HIV/AIDS

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As a companion guide to technical guidance on Clinical Management of Children and Adolescents Who Have Experienced Sexual Violence, this document is intended to help providers understand and facilitate social and community support for children and adolescents who experience sexual violence.

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This report synthesizes findings from the 2015 implementation of the PEPFAR Gender-Based Violence Initiatives (GBVI) in the Democratic Republic of Congo, Mozambique, and Tanzania. This three-year, interagency initiative is aimed at improving HIV prevention, care, and treatment at all levels of society. Findings from this and the three country-specific reports will be used to inform programming and future initiatives. 

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In this report, AIDSFree reviewed the PEPFAR Gender-Based Violence Initiative (GBVI) in Tanzania in 2015 to assess lessons of the initiative's implementation. The PEPFAR GBVI is aimed at improving HIV prevention, care, and treatment at all levels of society in Tanzania. The AIDSFree team reviewed 65 documents and spoke with more than 50 stakeholders to complete the assessment. Findings from this report will be used to inform programming and future initiatives.

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In this report, AIDSFree reviewed the PEPFAR Gender-Based Violence Initiative (GBVI) in the Democratic Republic of Congo (DRC) in 2015 to assess lessons of the initiative's implementation. The PEPFAR GBVI is aimed at improving HIV prevention, care, and treatment at all levels of society in the DRC. The AIDSFree team reviewed 21 documents and spoke with 26 stakeholders to complete the assessment. Findings from this report will be used to inform programming and future initiatives.

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In this report, AIDSFree reviewed the PEPFAR Gender-Based Violence Initiative (GBVI) in Mozambique in 2015 to assess lessons of the initiative's implementation. The PEPFAR GBVI is aimed at improving HIV prevention, care, and treatment at all levels of society in Mozambique. The AIDSFree team reviewed 390 documents and spoke with 40 stakeholders to complete the assessment. Findings from this report will be used to inform programming and future initiatives.

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This report summarizes an action planning meeting EnCompass designed and facilitated with the Tanzania police force to develop recommendations for the Police Gender and Children’s Desks’ 2017–2020 Action Plan. The meeting also built capacity on topics such leadership, women’s empowerment, and adherence to the Tanzania Police Force codes of conduct.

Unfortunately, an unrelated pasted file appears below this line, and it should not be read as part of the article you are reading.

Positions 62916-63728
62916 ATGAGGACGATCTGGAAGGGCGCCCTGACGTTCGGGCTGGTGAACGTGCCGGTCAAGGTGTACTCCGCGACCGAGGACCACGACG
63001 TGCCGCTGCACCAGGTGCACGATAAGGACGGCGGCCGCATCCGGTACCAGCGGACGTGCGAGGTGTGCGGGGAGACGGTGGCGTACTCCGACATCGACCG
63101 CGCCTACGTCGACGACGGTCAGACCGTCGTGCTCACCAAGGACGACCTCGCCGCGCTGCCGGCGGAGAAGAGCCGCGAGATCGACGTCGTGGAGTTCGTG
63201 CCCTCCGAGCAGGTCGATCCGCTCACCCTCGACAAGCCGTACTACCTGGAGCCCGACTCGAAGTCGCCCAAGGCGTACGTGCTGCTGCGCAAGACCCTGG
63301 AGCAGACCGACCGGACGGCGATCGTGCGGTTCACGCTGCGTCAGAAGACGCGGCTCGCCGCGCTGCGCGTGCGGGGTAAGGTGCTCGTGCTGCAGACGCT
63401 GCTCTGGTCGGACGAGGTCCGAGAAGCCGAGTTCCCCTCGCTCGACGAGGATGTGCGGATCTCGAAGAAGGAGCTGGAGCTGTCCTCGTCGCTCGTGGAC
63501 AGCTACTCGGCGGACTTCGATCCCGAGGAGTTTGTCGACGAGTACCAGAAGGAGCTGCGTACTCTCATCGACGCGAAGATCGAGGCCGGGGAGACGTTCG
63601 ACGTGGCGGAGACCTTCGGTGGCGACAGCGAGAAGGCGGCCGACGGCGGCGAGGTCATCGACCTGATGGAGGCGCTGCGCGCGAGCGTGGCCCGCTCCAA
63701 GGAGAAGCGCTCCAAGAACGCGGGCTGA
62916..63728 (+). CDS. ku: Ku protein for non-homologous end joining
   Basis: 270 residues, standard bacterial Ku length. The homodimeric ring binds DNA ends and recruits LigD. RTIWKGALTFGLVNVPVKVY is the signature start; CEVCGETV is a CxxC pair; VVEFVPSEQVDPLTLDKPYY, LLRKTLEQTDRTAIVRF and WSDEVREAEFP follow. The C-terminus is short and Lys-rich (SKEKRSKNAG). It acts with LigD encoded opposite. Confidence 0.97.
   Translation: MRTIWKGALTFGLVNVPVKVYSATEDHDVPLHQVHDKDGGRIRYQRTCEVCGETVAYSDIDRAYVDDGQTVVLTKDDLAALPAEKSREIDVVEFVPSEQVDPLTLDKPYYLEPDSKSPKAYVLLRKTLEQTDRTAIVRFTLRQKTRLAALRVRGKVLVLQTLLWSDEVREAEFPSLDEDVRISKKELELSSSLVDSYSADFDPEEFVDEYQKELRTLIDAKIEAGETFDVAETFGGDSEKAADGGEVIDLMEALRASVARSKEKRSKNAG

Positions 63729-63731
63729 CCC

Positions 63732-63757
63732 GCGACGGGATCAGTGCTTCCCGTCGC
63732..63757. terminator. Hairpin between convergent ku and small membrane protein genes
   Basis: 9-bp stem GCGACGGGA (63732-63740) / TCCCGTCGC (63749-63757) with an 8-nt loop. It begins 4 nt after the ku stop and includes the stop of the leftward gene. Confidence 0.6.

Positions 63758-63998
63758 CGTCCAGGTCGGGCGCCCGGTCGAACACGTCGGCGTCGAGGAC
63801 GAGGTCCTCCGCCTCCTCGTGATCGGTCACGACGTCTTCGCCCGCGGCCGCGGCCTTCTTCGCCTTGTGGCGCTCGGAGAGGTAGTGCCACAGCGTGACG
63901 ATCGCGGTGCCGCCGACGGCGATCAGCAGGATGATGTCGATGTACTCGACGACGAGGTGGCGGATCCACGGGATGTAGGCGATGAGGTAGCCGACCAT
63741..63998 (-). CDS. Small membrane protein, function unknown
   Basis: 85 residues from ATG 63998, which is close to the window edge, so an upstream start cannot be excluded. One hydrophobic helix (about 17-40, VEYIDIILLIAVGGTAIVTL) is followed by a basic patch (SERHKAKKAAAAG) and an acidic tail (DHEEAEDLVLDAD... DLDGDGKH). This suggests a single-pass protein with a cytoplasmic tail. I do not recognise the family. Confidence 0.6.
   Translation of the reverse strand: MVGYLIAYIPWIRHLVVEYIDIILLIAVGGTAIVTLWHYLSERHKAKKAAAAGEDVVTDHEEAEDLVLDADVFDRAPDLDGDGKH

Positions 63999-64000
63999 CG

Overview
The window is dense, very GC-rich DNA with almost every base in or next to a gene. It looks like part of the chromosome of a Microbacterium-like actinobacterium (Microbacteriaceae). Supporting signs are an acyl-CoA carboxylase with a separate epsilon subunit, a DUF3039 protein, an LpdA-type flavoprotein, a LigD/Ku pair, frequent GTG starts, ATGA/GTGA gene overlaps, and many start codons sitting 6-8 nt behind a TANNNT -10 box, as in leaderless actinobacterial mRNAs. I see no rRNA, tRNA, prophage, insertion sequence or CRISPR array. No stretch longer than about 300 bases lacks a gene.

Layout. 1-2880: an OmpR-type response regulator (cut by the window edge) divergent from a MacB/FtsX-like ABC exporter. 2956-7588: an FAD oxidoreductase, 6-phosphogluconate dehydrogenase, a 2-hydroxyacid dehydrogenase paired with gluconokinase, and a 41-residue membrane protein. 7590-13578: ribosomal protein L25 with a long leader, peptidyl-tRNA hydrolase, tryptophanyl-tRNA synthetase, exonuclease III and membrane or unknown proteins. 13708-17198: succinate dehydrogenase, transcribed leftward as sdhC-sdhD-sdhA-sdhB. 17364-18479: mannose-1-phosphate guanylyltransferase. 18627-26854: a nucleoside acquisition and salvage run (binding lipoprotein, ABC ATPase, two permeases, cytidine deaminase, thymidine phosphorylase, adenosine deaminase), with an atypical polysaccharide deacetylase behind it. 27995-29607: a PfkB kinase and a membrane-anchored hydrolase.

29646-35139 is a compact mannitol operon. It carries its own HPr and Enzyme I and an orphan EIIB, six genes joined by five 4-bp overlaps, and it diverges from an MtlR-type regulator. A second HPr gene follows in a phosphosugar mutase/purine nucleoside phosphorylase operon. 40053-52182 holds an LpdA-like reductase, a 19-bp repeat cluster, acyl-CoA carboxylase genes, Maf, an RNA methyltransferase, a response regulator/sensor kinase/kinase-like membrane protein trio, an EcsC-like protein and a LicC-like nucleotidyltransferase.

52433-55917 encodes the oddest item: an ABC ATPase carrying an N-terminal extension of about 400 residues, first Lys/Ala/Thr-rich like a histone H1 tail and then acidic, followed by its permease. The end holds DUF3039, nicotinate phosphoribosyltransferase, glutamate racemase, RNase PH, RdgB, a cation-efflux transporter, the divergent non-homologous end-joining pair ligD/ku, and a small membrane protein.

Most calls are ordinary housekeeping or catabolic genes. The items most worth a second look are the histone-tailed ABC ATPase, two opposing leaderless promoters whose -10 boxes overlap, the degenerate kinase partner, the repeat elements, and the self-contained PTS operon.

EnCompass completed a scoping mission in August 2016 for the 4Children project in Kenya. The scoping mission sought to gather information to determine if Kenya would be an appropriate location for 4Children’s pilot of the AIDSFree Strengthening Linkages between Clinical and Social Services for Children and Adolescents who Have Experienced Sexual Violence: A Companion Guide, which was developed by EnCompass.

Cover of TOT Report with USAID, AIDSFree, PEPFAR logos

In 2014, USAID/Tanzania awarded the Tanzania Strengthening Police and Prison Comprehensive HIV Services (SPPCHS) project as an initiative under the AIDSFree project. The SPPCHS project worked with the Ministry of Home Affairs to design a peer education program for prisons to provide knowledge, skills, and tools to prevent and respond to tuberculosis (TB) and HIV in prisons.

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Controlling the Epidemic: Delivering on the Promise of an AIDS-free Generation, Phase 3 of the U.S. President’s Emergency Plan for AIDS Relief (PEPFAR), includes five action agendas focused on Impact, Efficiency, Sustainability, Partnership, and Human Rights to achieve the goal of controlling the HIV epidemic and achieving an AIDS-free generation. The Human Rights agenda addresses gender norms and inequities to support better health outcomes through improved access to and uptake of comprehensive HIV services.

Panelists prepare for discussion at the PEPFAR GBVI event

This post was originally published on The Pump.

One in three women worldwide has been beaten, coerced into sex, or otherwise abused at least once in her lifetime. And women who have experienced gender-based violence (GBV) can face up to three times greater risk for HIV compared to those who have not, according to UNAIDS. GBV is common, affecting both women and men. Children and key populations are also at high risk, and often don’t have access to the resources they need.

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